New Public Service Act and Workforce Assurance Model Standards
The new Public Service Act 2020 (Act) came into force on the 6th of February 2021 and replaces the previous State Services Act 1988.
Under section 19 of the Act the Public Service Commissioner (Commissioner) can issue guidance on integrity and conduct within the public service workforce. In August 2020, the Commissioner released “the Workforce Assurance Model Standards” (Standards). The Standards outline the Commissioner’s expectations of public service organisations and Crown entities when recruiting (including that previous serious misconduct is disclosed to other State services employers) investigating and entering into settlement agreements. The Commissioner says that the Standards help ensure the suitability of public service employees and so that the public service workforce continues to meet high standards for integrity and honesty.
Disclosing serious misconduct
Under the Standards, all prospective employees should be asked to authorise the disclosure of whether they have been subject to a serious misconduct investigation (either concluded and upheld or ongoing) from all previous State services employers for the last three years. If the person’s application proceeds, a request should be made to the former employer for additional detail relating to the serious misconduct investigation (subject to the employee’s further consent). Evidence of the consent to the disclosure will have to be shown to the former employer. The Standards emphasise that just because a person does not consent to the disclosure, it does not mean they should not be employed. The organisation can ask why consent was refused and take those reasons into account when deciding whether to progress the application. The Standards also say that disclosure of serious misconduct does not necessarily mean the person cannot be employed.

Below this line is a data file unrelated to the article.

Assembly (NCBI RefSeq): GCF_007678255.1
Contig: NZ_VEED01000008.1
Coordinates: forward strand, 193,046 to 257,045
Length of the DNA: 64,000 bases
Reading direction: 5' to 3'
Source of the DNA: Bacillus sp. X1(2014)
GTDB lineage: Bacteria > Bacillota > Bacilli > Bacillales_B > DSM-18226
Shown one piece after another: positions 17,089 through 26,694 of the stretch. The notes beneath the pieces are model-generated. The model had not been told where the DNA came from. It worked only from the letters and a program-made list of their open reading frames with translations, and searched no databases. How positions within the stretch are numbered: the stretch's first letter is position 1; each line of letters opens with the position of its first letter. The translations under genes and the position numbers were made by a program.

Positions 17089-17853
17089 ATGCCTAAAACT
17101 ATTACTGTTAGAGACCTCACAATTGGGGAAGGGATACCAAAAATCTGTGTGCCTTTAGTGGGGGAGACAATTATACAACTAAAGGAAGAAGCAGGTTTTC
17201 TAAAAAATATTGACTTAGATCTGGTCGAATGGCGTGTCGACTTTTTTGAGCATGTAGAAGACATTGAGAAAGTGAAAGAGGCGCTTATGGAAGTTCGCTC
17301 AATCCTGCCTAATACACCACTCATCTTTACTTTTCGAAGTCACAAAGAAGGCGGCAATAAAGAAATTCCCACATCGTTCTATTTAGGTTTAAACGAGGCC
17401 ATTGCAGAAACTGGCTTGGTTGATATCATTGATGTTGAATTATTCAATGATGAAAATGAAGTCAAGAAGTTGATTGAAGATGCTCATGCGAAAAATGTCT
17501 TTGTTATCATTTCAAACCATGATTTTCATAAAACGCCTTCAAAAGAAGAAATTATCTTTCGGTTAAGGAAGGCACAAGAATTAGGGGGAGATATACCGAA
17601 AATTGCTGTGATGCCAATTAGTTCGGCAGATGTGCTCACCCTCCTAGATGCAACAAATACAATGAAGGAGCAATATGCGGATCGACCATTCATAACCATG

The Standards are clear that consent from the employee must be obtained before the information can be disclosed, which would appear to alleviate any significant privacy concerns that may be held by the organisation disclosing the information. The Standards do not specify precisely what “further details” the former employer should be providing about the serious misconduct. Employers will be on safer ground providing minimal details and should agree with the former employee on exactly what information is going to be provided, if the employee consents to the disclosure. Organisations will also need to ensure that the privacy of other people who have been involved in the investigation is protected.
The Standards recommend that all investigations into serious misconduct should be concluded even when the person has ceased to work for the organisation. This applies except in exceptional circumstances where specialist advice is obtained and subject to obtaining the approval of the organisation’s Chief Executive.
This expectation is relatively onerous for employers, especially as investigations are often expensive and time consuming. It will also will be difficult for an employer to make any findings if the employee accused of the serious misconduct has resigned and refuses to participate any further in the investigation.
The Standards state that settlement agreements should not be used to shortcut an investigation into wrongdoing. The practical reality is settlement agreements are often entered into with employees not as “shortcut” but as a legitimate tool to minimise the stress and cost involved with an investigation on both sides. The Standards do acknowledge that settlement agreements can assist to minimise potentially drawn-out processes where the parties have not
been able to resolve a dispute or problem or where trust and confidence has irretrievably broken down.
Under the Standards employers are expected to include confidentiality provisions in settlement agreements only where they are genuinely necessary and in the interests of both parties and where they are included, should be written so as not to prevent an agency from responding openly to a reference from a future employer.
Confidentiality clauses are a very common, and important feature of settlement agreements. They can protect both parties’ reputations and for employers, ensure that any financial aspects of the settlement will not be disclosed to other employees and thereby remove the concern that other employees will expect similar “pay-outs”. Many employees agree to an exit so as to protect their future employment prospects. It is difficult to imagine a situation where either party would agree to settlement in the absence of a confidentiality clause. In our view, confidentiality provisions will therefore largely be both genuinely necessary and in the interests of both parties.
Want to know more?
If you have any questions about the Standards, please contact our specialist Employment Team.
This article was included in Edition 11 of our employment newsletter – Employment News which you can read here.